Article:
Treating broken blisters

Roof torn blister – now this type needs its roof (skin) to stay in place, the roof may be broken but your own skin is still important for healing, so use a sterile saline swab to clean the wound first, then apply the povidone iodine stick over the torn area as an antibacterial action and apply a sterile island dressing. A deflective pressure relieving padding as shown in the video to prevent any further pressure and friction.

Treating “popped” blisters

Roof off blister – Hydrocolloid dressing is the only option for this stage of blister, swab the area with saline to make sure the wound is clean and dry before applying the hydrocolloid, add extra hyper fix tape to anchor it down and apply deflective padding if continuing an event or activity. Hydrocolloid dressings are great wound healers and Podiatrists have been using them for a long time in the management of ulcers, with great success. They are not used at any other stage of the blister treatment and can cause blisters if not applied at the correct stage. I like to use some fleecy foam padding over the dressing as it just gives a bit of cushioning to the blister area, which is always very painful.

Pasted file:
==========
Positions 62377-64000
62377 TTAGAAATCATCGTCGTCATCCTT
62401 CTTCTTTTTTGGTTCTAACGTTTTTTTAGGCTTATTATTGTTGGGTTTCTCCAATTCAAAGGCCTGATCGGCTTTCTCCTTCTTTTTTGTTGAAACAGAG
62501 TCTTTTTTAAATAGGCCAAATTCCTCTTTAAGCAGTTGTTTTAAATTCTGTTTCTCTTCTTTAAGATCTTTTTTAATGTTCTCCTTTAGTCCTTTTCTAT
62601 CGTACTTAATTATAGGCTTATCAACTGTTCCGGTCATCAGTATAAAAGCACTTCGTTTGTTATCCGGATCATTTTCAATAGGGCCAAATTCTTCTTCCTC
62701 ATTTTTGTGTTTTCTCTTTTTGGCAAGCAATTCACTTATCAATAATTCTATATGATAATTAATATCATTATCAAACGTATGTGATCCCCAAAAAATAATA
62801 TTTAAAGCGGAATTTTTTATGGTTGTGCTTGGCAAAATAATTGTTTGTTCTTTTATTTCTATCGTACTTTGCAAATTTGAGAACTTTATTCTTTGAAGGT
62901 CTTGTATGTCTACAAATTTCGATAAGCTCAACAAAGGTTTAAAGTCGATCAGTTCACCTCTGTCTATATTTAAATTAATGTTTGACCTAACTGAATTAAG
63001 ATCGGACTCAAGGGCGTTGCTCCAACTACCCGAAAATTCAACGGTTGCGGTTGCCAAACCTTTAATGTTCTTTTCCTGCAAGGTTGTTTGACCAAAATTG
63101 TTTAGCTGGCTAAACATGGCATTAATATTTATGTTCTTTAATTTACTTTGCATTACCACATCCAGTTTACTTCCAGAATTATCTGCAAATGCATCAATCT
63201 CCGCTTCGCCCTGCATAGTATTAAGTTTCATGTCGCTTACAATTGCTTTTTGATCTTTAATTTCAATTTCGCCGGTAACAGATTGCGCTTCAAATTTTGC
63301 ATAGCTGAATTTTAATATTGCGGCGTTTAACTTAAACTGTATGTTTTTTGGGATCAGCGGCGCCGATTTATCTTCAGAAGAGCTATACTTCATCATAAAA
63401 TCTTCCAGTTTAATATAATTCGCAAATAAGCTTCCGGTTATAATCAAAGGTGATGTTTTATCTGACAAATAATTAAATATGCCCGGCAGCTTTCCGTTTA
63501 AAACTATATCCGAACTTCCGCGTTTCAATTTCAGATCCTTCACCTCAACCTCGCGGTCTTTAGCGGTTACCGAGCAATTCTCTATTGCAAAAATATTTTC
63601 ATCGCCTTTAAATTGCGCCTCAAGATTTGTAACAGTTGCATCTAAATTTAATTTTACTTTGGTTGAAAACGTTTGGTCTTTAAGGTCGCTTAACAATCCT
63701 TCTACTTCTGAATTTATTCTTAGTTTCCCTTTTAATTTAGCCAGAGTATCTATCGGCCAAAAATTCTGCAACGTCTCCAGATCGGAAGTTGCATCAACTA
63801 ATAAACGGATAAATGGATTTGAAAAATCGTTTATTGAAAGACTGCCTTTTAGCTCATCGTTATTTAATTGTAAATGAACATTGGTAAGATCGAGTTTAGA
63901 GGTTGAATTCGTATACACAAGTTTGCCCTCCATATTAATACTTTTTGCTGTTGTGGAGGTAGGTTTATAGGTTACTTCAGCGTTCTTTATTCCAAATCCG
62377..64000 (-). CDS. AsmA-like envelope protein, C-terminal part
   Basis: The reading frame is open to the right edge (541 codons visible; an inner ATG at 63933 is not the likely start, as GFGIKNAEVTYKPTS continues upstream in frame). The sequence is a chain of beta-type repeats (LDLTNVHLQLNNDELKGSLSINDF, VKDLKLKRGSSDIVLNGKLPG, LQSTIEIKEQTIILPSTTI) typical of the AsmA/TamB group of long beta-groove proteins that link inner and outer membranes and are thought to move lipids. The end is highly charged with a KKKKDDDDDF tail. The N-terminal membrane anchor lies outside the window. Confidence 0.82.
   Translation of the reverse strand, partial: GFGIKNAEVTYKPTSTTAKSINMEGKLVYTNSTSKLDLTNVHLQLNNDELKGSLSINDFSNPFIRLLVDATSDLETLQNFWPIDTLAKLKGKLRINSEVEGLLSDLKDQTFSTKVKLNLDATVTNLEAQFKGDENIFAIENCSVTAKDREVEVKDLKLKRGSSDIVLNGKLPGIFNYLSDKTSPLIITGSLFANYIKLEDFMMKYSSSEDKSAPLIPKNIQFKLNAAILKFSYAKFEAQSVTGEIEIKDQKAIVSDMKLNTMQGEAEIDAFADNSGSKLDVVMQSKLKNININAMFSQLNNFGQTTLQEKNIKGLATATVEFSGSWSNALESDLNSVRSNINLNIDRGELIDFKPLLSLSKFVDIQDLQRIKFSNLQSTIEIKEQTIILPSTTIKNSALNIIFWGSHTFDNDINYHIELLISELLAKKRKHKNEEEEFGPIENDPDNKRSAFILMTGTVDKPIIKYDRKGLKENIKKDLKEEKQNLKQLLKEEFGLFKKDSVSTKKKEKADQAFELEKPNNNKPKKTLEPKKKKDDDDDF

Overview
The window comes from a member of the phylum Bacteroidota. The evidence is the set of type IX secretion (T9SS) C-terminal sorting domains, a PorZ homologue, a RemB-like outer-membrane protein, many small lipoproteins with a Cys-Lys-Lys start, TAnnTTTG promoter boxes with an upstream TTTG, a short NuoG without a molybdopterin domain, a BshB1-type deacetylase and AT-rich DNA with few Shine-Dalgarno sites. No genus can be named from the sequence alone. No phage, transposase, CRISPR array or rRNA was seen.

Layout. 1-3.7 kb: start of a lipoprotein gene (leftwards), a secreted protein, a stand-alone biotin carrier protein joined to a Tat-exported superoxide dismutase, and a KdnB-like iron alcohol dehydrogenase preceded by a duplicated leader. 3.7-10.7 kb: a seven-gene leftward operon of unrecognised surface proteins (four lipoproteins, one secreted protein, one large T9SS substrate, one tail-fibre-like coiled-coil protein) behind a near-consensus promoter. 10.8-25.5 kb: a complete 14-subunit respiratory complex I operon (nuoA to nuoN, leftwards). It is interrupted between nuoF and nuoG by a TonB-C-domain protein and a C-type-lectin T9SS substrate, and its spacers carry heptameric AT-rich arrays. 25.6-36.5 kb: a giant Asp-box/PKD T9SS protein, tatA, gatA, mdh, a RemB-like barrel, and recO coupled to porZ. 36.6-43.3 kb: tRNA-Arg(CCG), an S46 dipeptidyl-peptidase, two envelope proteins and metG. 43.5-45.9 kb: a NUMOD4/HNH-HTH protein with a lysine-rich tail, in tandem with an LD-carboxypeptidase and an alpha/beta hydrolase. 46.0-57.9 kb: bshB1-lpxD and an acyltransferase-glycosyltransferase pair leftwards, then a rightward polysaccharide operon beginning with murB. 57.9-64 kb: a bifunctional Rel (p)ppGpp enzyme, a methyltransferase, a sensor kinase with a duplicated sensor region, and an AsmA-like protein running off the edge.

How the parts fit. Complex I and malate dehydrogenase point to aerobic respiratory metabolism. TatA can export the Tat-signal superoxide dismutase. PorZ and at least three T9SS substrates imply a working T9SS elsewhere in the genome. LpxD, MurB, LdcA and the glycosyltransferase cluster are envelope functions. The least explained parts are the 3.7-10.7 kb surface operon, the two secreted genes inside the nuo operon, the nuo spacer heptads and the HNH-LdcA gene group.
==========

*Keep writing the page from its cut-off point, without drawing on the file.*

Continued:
Treating infected blisters

Infected blister this is the stage of blister that you need to recognise quickly, a bacterial infection has invaded the blister and it could look red, swollen, there may be yellow or green pus in the blister and it could smell? Extending into the skin around the blister might be red and hot with red lines tracking away from the blister. You may feel unwell in yourself and swing from having the chills or feeling quite feverish. This is the time to get medical help as the infection can easily travel into the blood stream causing the infection to move into the leg and cause sepsis.